Emily Newton Emily Newton
Editor in Chief

How Manufacturers Can Improve the Quality of Their Metal 3D Printed Parts

September 29, 2021


Metal 3D-printing technology is becoming widely adopted as manufacturing professionals realize it can lead to cost savings and increased efficiency. However, optimizing results requires staying focused on quality, and here we discuss how manufacturers can help ensure quality in their metal additive manufacturing (AM) processes.

Select the Right Powder

Choosing the most appropriate powder before starting a metal AM project can significantly impact overall success. Not all powders work well for AM, therefore manufacturers should carefully evaluate powder properties such as tensile strength, elongation and hardness.

Mikael Schuisky, AM business unit manager at Sandvik Additive Manufacturing, explains some specifics in depth, pointing out how the powder-manufacturing process matters. “First, not all metal powders are the same,” he tells Manufacturing Engineering magazine, “as there are a number of different industrial processes used to manufacture them. The most common of these is gas atomization, although plasma atomization and the plasma rotate electrode process also are used.” 

Schuisky describes some of the ideal characteristics required of metal powders for AM. For example, they should have a spherical shape to promote good flowability. Additionally, manufacturers should check that the chosen powder shows low levels of satelliting--when smaller particles get stuck to the powder’s surface, interfering with flow and packing density. 

He also recommends use of powders with low retained moisture content, and cautions that significant variability exists among suppliers, even when they use the same processes to manufacture the powders.

Listen to Client Needs

The common quality indicators of metal 3D printed parts include consistency and durability. However, achieving high metrics in these areas may prove insufficient if manufacturers fail to consider a customer’s specific needs and ensure the printed metal parts meet or exceed those requirements.

For example, researchers at the University of Bath recently received permission to conduct human trials for 3D printed titanium-alloy knee implants. Developers hope that these devices will bring more stability and comfort to osteoarthritis sufferers than implants manufactured from more traditional means.  They also believe that knee replacements should prove helpful for everyone, not just those in late stages of the disease. In this case, and in others, keep in mind that suppliers may define quality differently from their customers, although there’s almost certainly some crossover. Spend time with your current and potential customers to determine their expectations and whether you can meet them using metal AM.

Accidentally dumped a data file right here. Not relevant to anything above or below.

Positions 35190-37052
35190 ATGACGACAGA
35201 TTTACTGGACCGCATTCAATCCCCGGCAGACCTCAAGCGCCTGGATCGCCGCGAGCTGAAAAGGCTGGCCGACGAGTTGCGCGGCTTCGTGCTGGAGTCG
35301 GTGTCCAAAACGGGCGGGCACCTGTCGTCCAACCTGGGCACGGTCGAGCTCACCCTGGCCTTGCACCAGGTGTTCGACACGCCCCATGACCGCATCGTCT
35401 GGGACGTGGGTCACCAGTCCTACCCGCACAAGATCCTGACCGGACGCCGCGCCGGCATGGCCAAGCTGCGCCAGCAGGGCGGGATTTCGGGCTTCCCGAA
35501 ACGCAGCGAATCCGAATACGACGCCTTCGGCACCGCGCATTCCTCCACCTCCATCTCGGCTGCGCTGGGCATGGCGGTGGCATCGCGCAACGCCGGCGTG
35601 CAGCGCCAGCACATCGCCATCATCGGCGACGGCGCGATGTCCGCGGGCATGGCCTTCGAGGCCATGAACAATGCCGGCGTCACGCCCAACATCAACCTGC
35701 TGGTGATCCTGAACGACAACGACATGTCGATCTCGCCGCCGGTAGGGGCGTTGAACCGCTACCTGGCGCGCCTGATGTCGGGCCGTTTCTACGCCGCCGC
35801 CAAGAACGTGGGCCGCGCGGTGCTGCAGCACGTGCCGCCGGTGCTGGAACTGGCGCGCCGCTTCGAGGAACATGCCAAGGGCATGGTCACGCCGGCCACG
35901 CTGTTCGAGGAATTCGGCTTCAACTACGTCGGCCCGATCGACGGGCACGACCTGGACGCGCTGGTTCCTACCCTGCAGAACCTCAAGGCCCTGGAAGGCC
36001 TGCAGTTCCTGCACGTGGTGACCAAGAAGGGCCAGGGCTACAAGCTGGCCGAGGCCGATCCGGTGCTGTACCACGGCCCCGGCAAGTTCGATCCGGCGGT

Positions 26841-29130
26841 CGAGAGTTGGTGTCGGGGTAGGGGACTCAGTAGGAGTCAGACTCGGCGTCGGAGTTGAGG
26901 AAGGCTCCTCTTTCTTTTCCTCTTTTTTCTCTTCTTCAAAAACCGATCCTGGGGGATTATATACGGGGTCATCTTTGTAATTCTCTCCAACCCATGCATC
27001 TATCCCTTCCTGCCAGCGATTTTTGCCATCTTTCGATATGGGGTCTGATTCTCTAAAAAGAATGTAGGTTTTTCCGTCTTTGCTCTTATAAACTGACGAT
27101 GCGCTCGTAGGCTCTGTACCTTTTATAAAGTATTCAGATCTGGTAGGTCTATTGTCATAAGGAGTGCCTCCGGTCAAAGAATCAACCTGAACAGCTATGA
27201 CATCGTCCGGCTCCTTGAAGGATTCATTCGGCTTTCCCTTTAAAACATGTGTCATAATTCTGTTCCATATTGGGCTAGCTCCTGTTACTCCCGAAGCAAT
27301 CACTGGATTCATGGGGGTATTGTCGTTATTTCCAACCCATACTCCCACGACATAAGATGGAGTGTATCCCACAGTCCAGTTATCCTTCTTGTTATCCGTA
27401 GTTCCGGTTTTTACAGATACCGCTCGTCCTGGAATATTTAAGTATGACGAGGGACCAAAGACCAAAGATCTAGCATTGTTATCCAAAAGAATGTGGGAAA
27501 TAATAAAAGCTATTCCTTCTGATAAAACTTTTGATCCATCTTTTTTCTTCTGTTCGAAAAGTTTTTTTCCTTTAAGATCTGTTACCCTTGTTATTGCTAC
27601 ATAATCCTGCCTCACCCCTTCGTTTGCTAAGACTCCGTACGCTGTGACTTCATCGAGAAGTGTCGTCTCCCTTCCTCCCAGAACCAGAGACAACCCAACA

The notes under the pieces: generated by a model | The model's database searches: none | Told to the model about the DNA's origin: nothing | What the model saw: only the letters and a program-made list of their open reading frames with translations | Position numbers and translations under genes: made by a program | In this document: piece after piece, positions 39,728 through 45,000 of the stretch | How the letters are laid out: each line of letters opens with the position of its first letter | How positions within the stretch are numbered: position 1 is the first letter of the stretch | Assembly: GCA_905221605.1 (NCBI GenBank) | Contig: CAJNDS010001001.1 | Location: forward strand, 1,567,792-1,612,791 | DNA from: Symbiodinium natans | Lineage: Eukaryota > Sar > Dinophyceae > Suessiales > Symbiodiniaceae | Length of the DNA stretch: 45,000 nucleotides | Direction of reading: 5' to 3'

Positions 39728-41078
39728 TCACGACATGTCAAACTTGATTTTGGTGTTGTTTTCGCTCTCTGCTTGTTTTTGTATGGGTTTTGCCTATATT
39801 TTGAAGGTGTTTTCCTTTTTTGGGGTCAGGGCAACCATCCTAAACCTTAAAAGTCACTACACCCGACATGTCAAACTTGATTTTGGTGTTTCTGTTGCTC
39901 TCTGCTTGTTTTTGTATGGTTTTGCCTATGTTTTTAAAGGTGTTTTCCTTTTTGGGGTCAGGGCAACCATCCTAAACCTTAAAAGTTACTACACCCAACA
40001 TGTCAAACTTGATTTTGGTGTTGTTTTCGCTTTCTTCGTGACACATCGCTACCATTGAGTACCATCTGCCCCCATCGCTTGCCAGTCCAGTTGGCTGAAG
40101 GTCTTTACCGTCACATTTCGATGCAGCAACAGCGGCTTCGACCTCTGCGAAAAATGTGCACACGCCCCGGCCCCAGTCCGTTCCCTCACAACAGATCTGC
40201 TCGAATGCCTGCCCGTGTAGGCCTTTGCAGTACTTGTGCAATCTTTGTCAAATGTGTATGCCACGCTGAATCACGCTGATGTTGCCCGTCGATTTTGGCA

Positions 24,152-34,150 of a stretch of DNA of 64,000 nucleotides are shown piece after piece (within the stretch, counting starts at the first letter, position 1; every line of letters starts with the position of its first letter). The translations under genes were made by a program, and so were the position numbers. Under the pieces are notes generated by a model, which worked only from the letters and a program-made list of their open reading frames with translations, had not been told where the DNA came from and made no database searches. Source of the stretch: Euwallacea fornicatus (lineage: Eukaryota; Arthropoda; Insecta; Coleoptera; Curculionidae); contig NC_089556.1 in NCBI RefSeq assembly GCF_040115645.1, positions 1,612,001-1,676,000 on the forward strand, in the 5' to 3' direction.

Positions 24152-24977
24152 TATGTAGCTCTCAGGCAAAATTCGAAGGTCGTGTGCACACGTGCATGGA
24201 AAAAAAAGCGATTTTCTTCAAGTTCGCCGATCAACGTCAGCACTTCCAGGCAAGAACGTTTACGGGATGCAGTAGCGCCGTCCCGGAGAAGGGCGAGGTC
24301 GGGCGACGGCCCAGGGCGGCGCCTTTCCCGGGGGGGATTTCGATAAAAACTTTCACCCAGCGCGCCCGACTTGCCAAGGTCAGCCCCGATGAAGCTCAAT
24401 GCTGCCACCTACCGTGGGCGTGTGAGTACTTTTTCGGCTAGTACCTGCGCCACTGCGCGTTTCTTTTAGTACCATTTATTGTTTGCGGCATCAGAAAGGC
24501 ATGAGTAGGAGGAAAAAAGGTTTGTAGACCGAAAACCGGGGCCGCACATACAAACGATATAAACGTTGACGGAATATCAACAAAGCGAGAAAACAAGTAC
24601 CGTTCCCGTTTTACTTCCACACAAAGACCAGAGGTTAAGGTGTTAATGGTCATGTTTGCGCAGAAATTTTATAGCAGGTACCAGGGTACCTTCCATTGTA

Consider a Smart-Monitoring Solution

Many of today’s manufacturing decision-makers realize it makes good business sense to implement Internet of Things (IoT) technology in their factories. Results can include reduced downtime costs, particularly when sensors predict equipment outages before they occur. Such connected solutions also can improve the quality of metal AM parts. 

A 2017 academic paper published in the Journal of Powder Metallurgy and Mining explains the potential benefits of combining IoT with AM, allowing an operator to remotely monitor and control an AM machine via a web-based interface. The complementing software allows for the monitoring of print parameters such as the temperature of the build plate and printer-head speed, and the number of layers printed. 

Implement Computer Tomography

Computed tomography (CT) scans offer a reliable way to verify that metal AM quality meets minimum standards. Besides checking for structural integrity and revealing any evidence of unwanted porosity, this nondestructive test method can measure a build’s dimensional accuracy. 

CT scanning relies on an X-ray to produce digital slices of a test object, displaying it from numerous angles. Software then turns the two-dimensional images into a 3D model with an accompanying dataset. Manufacturers can study the model to find cracks, voids and other defects in the build, and to evaluate internal part features that otherwise would require cross-sectioning.

CT scanning also can stimulate trust from decision-makers in industries where metal AM technology remains relatively new. For example, manufacturers in the aerospace industry want assurance and evidence that metal AM parts will perform as well as or better than their billet-machined counterparts.

Finally, CT scanning enables manufacturers to verify how hybrid powder blends and newer alloys stack up against more traditional options. The technology even allows analyzing high-resolution images of individual powder grains. Spotting problems such as porosity and irregular grain sizes at that early stage minimizes the chances of poor-quality outcomes that could erode client trust.

Start Affecting Metal AM Quality Today

Counting high-quality results among your ongoing goals while making Metal AM parts can bolster your facility’s reputation and reduce the expenses associated with preventable defects. These suggestions will get you off to a great start in achieving measurable progress and determining where weaknesses lie. 3DMP

Industry-Related Terms: Additive manufacturing, Build plate, Porosity
View Glossary of 3D Metal Printing Terms

Technologies: Post Processing

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